In addition. I love italics. You probably noticed I answered all your questions in italics. Italics make me feel like I am having a dialogue. It’s thinking visually expressed. I’m quite sure authors like Proust thought in italics. Total stream of consciousness dialoging with the subconscious.The only problem with italics is that one can’t re-italicize for emphasis. Someone should invent a font for re-italicization.

5. As you know, I’m a fan of bleeding trees (Note: I’m buying one of Patrice’s paintings), what are you working on now?

And now and now and now…

My (now your) “When Trees Bleed” (http://patricelynneyoung.blogspot.com/2009/05/had-to-get-this-one-out-of-my-system.html) is probably the highpoint of a series of paintings about the earth and its glories and phenomena. It’s definitely my favorite painting done this past year. (And by the way, thank you for recognizing my serious work! It’s an honor for me as an artist to feel that there are those who honor what I do.)

As you’ve surmised by how long it took me to send you my answers, I’ve been keyed toward survival. That means I’ve taken a bit of a break from what I consider my serious work (such as the bleeding trees) to do some commissions and some more readily saleable smaller pieces. It’s paid off in that I’ve survived the past two months, but it’s frustrating to feel that my best work is not what the public necessarily purchases. I’m not saying the smaller works are just fluff; they’re important to me. It’s just that I like to work larger. I’m working toward a January show where I will be one of the featured artists and the broad theme is one of “branching out.” Thus I’m gearing some imagery toward literal branches and trees – but also allowing for a more expansive definition such as going in new directions, following the light, seeking ones own space to fill, etc.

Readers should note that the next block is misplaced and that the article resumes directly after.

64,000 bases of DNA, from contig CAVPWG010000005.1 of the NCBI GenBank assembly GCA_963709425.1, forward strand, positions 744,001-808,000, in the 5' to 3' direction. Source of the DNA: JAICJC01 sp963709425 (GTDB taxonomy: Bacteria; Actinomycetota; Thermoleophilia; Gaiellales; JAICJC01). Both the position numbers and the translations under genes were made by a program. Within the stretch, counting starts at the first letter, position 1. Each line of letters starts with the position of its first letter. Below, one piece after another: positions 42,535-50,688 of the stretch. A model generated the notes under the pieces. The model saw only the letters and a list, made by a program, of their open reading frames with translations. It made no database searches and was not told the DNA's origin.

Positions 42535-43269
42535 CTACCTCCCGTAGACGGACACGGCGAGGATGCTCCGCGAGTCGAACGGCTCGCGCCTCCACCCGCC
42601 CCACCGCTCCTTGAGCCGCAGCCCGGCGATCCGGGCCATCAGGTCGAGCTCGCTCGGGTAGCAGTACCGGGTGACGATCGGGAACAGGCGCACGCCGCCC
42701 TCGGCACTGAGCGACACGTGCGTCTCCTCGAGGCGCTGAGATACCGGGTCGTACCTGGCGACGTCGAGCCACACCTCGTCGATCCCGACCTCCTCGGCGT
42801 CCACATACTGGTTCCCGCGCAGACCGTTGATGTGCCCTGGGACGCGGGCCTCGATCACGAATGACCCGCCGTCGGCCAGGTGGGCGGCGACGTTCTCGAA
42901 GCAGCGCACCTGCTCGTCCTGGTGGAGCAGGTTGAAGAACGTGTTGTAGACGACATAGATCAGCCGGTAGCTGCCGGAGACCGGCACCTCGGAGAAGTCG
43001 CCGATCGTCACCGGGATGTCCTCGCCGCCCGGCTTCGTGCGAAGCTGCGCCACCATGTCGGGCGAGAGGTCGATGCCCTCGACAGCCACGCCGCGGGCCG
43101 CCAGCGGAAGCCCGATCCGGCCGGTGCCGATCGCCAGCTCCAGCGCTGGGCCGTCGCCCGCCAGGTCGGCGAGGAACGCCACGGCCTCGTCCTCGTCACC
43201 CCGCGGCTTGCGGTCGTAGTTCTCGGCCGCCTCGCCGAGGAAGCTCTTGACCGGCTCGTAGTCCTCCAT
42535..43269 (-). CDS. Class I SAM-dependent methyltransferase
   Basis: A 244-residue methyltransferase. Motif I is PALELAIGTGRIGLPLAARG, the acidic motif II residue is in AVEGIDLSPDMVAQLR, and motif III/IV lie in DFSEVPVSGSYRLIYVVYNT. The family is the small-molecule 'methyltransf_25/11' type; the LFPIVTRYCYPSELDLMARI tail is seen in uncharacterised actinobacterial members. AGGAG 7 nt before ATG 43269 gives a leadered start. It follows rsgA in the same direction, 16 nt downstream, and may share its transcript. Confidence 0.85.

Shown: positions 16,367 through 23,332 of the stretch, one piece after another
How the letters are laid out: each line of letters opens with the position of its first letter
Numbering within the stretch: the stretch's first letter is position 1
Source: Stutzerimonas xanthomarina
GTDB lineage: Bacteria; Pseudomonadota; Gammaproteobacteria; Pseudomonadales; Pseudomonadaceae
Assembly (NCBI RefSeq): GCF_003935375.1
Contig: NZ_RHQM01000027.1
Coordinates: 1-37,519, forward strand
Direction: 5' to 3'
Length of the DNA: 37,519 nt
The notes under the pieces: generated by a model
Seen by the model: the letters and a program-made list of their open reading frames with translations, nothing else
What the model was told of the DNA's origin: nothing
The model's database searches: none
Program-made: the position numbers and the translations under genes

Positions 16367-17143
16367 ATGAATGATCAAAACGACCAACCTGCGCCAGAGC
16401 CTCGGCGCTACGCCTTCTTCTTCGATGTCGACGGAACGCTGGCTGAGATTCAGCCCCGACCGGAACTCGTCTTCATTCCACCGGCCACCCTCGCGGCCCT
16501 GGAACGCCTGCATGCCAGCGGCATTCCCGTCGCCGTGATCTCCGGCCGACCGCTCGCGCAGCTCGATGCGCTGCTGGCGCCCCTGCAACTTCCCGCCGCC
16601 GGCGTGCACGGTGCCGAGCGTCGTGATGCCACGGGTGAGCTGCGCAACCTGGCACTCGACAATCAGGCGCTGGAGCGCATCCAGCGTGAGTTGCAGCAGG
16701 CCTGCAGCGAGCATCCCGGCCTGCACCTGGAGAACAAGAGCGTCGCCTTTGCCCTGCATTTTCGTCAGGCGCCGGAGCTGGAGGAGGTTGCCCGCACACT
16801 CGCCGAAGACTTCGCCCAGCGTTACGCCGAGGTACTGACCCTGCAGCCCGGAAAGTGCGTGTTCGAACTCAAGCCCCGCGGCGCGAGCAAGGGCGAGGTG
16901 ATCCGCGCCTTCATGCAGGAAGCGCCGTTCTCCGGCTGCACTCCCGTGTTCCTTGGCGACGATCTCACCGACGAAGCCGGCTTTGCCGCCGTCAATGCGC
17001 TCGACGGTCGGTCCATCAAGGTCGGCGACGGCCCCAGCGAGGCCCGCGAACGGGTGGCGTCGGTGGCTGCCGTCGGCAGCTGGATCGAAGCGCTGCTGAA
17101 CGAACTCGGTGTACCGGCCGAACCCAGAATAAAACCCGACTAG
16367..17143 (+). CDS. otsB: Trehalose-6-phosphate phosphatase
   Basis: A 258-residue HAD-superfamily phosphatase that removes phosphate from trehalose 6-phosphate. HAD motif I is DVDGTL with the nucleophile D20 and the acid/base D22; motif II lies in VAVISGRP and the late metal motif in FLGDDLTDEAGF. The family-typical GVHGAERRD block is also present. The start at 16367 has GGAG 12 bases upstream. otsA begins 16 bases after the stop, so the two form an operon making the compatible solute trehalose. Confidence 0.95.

So you see, I am not just a person of many images, but a person who likes to expound with verbiage.

Check out Patrice’s blog at http://http://patricelynneyoung.blogspot.com.

SOB with me